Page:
DOD Base Closure and Realignment Report to the Commission

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1 UNCLASSIFIED DOD Base Closure and Realignment Report to the Commission DEPARTMENT OF THE NAVY ANALYSES AND RECOMMENDATIONS (Volume IV) May 2005 UNCLASSIFIED

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3 DEPARTMENT OF THE NAVY ANALYSES AND RECOMMENDATIONS TABLE OF CONTENTS SECRETARY OF THE NAVY CERTIFICATION iii CHAPTER 1 INTRODUCTION... 1 CHAPTER 2 FORCE STRUCTURE PLAN CHAPTER 3 ORGANIZATION AND CONTROLS... 7 Policy Promulgation... 7 Organizational Structure... 7 The Infrastructure Evaluation Group... 7 The Infrastructure Analysis Team... 8 The Functional Advisory Board... 9 The Infrastructure Evaluation Group The DON Analysis Group Naval Audit Service/Office of General Counsel Internal Control Development Department of the Navy BRAC Information Transfer System (DONBITS) Certification Record Keeping Development of Principles and Considerations Department of the Navy Interaction DoD Interaction Infrastructure Evaluation Council Infrastructure Steering Group Joint Cross-Service Groups Army and Air Force Interaction Conduct of the Process CHAPTER 4 DESCRIPTION OF ANALYSES Force Structure Plan Selection Criteria Categorization of Functions Data Call Development and Responses Surge i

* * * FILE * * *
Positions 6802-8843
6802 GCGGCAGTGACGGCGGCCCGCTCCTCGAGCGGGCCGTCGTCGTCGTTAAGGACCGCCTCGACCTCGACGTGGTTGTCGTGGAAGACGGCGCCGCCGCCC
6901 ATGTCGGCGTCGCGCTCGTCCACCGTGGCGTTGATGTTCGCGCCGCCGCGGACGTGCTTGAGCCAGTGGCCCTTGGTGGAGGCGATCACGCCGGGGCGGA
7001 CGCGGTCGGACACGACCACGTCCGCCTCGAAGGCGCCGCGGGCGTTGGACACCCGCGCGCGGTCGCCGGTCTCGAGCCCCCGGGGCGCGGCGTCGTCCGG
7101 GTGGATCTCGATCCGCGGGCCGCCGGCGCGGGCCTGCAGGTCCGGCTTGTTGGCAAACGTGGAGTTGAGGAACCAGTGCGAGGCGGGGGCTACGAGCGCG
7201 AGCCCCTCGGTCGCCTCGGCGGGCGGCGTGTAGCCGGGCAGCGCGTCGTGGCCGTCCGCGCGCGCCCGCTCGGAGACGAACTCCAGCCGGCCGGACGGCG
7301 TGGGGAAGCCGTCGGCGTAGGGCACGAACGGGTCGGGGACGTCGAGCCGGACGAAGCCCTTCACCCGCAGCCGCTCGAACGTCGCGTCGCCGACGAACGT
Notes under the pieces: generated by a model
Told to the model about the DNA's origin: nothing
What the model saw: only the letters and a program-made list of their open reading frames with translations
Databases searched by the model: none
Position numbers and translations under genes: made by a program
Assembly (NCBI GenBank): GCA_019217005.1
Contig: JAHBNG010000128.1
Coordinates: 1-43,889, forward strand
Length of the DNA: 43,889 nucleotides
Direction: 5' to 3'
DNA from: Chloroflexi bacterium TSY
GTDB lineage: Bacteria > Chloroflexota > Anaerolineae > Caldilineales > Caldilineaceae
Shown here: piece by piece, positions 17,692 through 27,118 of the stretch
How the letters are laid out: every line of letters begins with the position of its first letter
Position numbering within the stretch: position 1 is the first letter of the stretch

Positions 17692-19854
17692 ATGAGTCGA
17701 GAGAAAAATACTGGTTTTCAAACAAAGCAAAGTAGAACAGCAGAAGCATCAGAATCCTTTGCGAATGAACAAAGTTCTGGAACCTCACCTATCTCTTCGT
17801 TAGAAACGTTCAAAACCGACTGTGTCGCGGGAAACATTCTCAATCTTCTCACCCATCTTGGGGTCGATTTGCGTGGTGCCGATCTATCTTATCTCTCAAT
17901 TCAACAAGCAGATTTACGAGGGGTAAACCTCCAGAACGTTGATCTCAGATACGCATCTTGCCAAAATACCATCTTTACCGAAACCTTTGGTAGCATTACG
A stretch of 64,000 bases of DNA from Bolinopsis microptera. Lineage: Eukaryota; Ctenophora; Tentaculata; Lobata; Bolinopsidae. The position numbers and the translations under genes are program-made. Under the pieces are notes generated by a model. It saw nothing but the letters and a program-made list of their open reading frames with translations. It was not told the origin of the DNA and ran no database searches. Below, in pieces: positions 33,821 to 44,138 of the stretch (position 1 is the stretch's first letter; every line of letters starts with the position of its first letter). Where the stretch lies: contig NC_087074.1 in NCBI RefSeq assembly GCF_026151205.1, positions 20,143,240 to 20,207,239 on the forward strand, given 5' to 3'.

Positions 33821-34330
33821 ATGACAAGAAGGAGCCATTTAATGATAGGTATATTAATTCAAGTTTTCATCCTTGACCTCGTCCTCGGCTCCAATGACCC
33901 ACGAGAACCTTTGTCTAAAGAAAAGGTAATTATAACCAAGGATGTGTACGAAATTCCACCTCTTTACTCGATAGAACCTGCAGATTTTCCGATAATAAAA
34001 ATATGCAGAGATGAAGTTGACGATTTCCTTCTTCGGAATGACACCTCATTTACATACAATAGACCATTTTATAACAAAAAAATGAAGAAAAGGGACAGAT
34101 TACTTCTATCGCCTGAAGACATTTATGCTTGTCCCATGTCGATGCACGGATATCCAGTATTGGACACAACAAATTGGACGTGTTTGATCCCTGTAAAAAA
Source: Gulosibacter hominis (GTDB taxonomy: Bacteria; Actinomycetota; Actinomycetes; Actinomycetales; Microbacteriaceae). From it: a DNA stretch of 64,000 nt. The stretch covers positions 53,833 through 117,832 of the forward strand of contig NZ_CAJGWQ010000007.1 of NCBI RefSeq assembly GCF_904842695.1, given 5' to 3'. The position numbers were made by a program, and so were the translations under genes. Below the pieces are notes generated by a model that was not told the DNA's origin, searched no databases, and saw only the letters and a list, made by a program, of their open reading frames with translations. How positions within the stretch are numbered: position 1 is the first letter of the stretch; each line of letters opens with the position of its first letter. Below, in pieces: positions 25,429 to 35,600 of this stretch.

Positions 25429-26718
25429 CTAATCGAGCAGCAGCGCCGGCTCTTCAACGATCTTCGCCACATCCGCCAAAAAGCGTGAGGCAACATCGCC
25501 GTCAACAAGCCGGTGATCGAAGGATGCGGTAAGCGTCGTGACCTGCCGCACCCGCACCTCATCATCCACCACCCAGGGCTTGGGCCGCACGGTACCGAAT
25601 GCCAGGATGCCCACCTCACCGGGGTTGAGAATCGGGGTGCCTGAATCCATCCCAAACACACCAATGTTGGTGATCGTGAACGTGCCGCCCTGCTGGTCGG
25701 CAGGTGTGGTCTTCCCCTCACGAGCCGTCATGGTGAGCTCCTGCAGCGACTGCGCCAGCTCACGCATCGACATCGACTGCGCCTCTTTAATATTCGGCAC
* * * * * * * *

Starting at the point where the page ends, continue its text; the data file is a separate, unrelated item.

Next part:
4 Homeland Defense Capacity Analysis Military Value Analysis Configuration Analysis Scenario Development and Analysis DON Analysis Group Discussion Department of the Navy Leadership Input Joint Cross-Service Group Impacts Consideration of Local Government Views Summary Return on Investment Analysis Fenceline Integration Review Economic Impact Analysis Community Infrastructure Analysis Environmental Impact Analysis Conclusion CHAPTER 5 RECOMMENDATIONS CHAPTER 6 BUDGET IMPACTS ATTACHMENTS Attachment A: Attachment B: Attachment C: Attachment D: Attachment E: Attachment F: Attachment G: Attachment H: Attachment I: Attachment J: Attachment K: Surface/Subsurface Operations Ground Operations Aviation Operations Weapons Stations Department of the Navy Service Specific Education and Training Functions Reserve Activities Navy and Marine Corps Recruiting Management Regional Support Activities Other Activities Fenceline Closures Department of the Navy Activities and Installations Affected by Joint Cross-Service Group and Other Service Recommendations ii

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6 THIS PAGE INTENTIONALLY BLANK iv